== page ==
During the fourteenth session of the General Assembly, the Canadian Delegation launched an important initiative on atomic radiation, calling for more systematic collection and analysis of data, in order to better understand the biological effects. After considerable behind-the-scenes negotiation, resolution 1376 (XIV) was passed. Among other United Nations issues in which Canada played an important role, the Security Council elections proved especially contentious. Before the fourteenth session began, South Africa lobbied Canada to support its candidature for the Commonwealth seat on the Security Council. Recognizing that the Asian and other African Commonwealth members would oppose this, Canada successfully convinced South Africa to withdraw in favour of Ceylon. Canada also supported Poland's election to the Council, even though the United States and Britain strongly preferred Turkey. In Cabinet, Green curtly dismissed American lobbying in favour of Turkey as a "cold war manoeuvre … undesirable under present conditions" (Document 6). After 52 inconclusive ballots, a coalition of nations, including Canada, intervened to negotiate a compromise: Turkey and Poland agreed to split the seat, with Poland resigning in 1960 in favour of Turkey.
Green's stand on the Security Council election showed his determination that Canada not be perceived as an American satellite. This determination was shared by the Prime Minister, and it would lead to serious conflicts, particularly on defence and nuclear issues. A strong hint of future problems came when Cabinet vetoed the staging of Operation Skyhawk, the first major air defence operation scheduled since the inception of NORAD and an exercise which had been exhaustively planned by military officials for many months. After the United States Ambassador, Richard Wigglesworth, informed Diefenbaker that Washington officials were "mad as hell" (Document 204) about the Canadian decision, President Dwight Eisenhower intervened personally in the dispute and asked his Canadian counterpart to authorize the staging of Skyhawk. Cabinet remained resolute, however, and refused to reconsider its position.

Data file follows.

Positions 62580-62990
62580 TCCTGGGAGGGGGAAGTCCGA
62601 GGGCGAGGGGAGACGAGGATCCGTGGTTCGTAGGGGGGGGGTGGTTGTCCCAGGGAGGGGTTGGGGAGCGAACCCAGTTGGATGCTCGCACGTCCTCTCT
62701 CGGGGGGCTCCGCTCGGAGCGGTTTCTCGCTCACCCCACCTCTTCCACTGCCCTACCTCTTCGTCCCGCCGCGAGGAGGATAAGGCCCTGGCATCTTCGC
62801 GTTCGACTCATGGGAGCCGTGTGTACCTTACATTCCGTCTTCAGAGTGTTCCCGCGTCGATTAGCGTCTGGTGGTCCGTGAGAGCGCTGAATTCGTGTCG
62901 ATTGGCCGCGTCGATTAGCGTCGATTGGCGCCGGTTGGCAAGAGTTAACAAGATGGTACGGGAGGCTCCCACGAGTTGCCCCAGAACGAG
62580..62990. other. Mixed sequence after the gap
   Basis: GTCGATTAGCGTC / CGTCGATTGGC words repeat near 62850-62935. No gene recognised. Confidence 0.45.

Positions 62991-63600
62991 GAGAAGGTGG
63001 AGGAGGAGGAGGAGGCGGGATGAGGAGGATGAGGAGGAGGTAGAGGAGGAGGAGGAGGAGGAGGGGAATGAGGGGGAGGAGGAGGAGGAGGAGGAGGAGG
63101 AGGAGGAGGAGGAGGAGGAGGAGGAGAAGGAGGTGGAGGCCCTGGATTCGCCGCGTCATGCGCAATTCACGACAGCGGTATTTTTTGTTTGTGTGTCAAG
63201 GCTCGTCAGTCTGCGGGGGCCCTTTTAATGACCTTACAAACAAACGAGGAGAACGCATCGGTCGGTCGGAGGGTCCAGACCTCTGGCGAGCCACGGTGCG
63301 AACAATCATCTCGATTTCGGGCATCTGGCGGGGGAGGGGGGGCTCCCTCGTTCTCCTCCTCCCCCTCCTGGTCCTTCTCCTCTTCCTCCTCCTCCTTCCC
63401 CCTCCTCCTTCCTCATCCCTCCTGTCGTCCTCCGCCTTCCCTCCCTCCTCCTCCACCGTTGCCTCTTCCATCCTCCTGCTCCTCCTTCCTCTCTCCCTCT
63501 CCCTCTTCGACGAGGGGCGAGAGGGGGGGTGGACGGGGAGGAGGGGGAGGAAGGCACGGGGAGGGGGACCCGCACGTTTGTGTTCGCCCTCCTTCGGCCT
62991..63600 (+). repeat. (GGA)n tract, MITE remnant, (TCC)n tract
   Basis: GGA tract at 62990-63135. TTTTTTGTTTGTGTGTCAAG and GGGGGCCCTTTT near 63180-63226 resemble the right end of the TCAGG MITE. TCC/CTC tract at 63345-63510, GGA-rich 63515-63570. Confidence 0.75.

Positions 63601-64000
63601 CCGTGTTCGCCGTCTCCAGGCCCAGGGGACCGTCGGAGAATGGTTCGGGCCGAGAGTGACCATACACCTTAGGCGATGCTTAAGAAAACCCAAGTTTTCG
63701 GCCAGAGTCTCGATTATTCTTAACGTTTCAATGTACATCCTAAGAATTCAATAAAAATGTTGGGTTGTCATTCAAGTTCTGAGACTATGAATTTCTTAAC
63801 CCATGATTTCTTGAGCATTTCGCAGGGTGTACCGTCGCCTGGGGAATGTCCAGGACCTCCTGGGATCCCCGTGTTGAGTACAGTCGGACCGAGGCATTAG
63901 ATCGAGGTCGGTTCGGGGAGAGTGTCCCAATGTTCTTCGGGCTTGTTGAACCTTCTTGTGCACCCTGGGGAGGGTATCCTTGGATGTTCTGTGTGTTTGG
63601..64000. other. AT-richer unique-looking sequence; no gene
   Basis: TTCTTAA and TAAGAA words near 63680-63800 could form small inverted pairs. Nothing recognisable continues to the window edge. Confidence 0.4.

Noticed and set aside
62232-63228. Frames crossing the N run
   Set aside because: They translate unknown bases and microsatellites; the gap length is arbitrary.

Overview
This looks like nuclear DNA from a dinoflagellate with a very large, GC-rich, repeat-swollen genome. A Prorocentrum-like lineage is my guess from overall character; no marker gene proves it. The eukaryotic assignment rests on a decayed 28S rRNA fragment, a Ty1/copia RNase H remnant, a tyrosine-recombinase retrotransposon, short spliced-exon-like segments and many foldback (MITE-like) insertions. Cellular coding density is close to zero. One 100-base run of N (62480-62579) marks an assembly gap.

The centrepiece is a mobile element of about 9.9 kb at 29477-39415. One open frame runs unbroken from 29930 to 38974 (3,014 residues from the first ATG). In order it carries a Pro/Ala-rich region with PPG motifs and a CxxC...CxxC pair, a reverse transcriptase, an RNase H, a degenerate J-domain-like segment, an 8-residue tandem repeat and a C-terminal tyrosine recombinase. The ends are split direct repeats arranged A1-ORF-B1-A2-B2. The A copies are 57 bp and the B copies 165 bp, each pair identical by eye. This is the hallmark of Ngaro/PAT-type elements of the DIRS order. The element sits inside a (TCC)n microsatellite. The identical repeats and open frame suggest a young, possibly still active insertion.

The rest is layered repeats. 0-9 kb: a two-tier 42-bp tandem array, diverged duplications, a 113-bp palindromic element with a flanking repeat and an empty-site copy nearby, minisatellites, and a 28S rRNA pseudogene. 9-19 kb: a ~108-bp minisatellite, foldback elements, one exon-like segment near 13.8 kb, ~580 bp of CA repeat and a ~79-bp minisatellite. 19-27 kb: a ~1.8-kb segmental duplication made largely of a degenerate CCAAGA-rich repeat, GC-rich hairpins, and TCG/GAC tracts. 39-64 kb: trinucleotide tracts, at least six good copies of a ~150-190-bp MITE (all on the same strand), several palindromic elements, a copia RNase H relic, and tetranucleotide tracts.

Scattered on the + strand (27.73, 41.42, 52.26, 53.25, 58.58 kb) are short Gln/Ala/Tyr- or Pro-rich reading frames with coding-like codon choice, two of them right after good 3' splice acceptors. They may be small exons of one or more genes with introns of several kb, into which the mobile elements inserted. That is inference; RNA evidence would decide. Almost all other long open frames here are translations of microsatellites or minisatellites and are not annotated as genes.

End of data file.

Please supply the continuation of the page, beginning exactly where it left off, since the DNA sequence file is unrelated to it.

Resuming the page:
Trouble also loomed when the United States formally requested that ongoing negotiations in military channels to allow the storage of nuclear weapons at leased bases in Canada be swiftly concluded with a formal diplomatic agreement. In preparation for the second meeting of the Canada-United States Ministerial Committee on Joint Defence, to be held at camp David in November 1959, Under-Secretary of State for External Affairs Norman Robertson emphasized the importance of concluding these arrangements by noting the "serious repercussions"4 that failure to secure an agreement would have on Canadian-American relations. The key nuclear weapons question for Canada in 1959 - which eventually played a pivotal role in the Conservative government's downfall - was the provision of nuclear weapons to Canadian forces. In May, Washington recommended that the two governments should exchange notes on the conditions governing Canada's acquisition of nuclear weapons, and by early December, officials in Ottawa had drafted a proposal (Document 191). However, to the dismay of National Defence Minister George Pearkes, Green took no action on it.5 Beginning in January 1960, the disagreements between the two ministers on this issue would become ever more marked and bitter.